NASHVILLE -- Commercial banks that team up with minority-owned institutions may get credit when the Community Reinvestment Act is reformed next year, Comptroller of the Currency Eugene A. Ludwig said on Wednesday.

Minority bankers gathered here for the 66th annual National Bankers Association convention said they think CRA should be revamped to reward majority banks for investing in minority-or woman-owned banks directly, or simply participating in their loans.

In a speech to the bankers, Mr. Ludwig said CRA reform will be proposed by mid-November, about a month behind schedule.

Complicated Job

President Clinton directed the bank regulators to overhaul CRA compliance by Jan. 1. Mr. Ludwig, as the only Clinton-appointed agency head, has been thrust to the fore of the debate.

The delay is not being caused by any particular snag, he said. Rather, it is just a big job.

"It's a big process to do right," Mr. Ludwig said. "It requires a real careful job."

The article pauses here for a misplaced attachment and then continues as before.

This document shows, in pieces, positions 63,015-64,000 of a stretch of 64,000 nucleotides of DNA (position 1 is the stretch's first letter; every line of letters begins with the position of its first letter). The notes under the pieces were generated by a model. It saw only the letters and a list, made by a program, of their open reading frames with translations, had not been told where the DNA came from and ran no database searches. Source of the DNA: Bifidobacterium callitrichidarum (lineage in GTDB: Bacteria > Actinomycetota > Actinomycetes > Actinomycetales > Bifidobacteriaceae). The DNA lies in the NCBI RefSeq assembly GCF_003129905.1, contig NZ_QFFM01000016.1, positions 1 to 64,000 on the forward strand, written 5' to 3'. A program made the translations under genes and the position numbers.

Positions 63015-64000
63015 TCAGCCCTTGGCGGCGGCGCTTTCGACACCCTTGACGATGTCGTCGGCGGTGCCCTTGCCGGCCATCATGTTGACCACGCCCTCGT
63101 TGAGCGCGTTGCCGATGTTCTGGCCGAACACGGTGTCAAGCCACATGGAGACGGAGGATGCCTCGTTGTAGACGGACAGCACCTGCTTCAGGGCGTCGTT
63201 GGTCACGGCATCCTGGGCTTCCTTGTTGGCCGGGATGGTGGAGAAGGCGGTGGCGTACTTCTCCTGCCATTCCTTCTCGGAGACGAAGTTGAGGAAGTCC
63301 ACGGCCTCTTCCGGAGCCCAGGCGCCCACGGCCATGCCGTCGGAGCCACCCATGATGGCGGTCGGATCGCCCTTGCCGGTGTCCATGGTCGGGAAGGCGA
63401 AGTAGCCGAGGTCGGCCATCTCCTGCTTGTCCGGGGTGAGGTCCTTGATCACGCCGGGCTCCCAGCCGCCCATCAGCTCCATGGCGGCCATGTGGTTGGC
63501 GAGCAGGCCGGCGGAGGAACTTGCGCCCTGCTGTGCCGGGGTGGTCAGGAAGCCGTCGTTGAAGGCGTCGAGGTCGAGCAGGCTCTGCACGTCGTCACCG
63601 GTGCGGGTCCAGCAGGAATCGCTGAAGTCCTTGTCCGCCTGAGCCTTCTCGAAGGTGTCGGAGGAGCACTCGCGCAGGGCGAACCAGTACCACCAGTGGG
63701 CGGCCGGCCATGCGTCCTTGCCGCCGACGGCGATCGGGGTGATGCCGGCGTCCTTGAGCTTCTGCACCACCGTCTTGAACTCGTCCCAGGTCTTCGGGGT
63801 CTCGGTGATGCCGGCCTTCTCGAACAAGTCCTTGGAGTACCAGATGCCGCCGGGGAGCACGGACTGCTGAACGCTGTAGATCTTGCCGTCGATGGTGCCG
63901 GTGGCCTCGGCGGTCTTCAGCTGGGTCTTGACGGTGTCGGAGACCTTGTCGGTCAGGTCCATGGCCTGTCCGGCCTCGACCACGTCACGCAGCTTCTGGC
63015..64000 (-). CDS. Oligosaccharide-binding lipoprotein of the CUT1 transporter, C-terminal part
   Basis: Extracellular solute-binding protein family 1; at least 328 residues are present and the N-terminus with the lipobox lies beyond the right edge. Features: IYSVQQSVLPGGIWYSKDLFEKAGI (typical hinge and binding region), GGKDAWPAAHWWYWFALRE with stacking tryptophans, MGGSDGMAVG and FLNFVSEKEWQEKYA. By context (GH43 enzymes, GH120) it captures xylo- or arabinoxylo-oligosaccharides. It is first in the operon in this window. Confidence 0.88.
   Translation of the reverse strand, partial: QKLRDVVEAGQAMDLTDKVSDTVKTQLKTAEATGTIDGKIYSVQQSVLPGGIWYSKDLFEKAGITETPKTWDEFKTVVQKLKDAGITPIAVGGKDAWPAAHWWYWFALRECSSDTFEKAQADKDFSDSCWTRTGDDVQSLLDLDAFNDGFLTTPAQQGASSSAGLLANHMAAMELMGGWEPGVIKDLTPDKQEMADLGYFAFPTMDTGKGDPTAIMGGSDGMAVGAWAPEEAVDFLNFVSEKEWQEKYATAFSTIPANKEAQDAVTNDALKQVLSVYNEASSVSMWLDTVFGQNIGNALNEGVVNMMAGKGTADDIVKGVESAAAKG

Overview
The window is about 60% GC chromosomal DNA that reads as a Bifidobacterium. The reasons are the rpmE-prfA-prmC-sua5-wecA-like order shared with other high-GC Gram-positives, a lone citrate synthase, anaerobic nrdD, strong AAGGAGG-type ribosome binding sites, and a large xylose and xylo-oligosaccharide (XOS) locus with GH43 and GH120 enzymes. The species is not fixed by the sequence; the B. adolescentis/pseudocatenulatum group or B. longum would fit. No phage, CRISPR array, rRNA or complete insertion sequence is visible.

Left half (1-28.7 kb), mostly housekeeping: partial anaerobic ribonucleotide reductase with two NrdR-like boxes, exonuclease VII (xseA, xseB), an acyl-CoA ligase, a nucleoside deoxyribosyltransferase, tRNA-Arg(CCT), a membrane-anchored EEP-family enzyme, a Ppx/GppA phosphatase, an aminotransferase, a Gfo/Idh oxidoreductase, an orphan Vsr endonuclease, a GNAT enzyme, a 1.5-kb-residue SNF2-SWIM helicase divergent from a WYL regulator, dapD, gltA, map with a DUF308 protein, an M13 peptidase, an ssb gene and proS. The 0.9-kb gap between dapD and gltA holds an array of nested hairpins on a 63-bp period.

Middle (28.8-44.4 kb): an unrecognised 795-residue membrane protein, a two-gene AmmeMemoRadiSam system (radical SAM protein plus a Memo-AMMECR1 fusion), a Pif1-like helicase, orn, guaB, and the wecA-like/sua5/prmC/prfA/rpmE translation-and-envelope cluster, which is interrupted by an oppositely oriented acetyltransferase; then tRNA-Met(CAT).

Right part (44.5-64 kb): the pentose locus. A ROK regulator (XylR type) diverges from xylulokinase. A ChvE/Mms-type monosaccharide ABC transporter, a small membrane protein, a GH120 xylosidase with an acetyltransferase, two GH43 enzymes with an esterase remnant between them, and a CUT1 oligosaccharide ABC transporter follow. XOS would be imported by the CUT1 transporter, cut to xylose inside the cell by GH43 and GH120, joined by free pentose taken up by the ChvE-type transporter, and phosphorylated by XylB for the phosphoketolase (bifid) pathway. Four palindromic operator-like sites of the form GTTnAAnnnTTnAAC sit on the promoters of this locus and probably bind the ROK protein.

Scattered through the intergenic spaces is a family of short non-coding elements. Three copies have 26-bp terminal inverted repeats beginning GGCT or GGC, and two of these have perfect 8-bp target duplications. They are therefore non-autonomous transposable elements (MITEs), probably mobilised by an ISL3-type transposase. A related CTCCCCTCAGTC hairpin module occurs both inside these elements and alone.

The National Bankers Association is the trade group for the country's 108 minority- and women-owned banks. Many of its members complained that majority-owned banks are cherry-picking their best customers now that there is so much pressure to lend more under CRA.

Strictly Rivals

Curtis Williams, a director at American State Bank in Portland, Ore., said the bank has lost 20% to 30% of its market to large banks that are undercutting its prices.

Fellow director Booker Lewis said rival majority banks used to make loans with American State Bank. But not any more.

"We're strictly in competition now," he said.

Mr. Ludwig said he heard the same complaints during the seven CRA hearings that regulators concluded last month. He said he understands that the increased competition hurts minority banks.

After his speech, Mr. Ludwig refused to be pinned down, but he left a strong impression that CRA reform will encourage majority- and minority-owned banks to work together.

"We are aware of these concerns, and we certainly are doing our darndest to make certain that, in an effort to do good, we don't do a disservice to those institutions which have served low- and moderate-income areas," Mr. Ludwig said.

"A one-size-fits-all strategy simply will not work."

While it may be late, Mr. Ludwig made clear that he is still very much committed to changing CRA.

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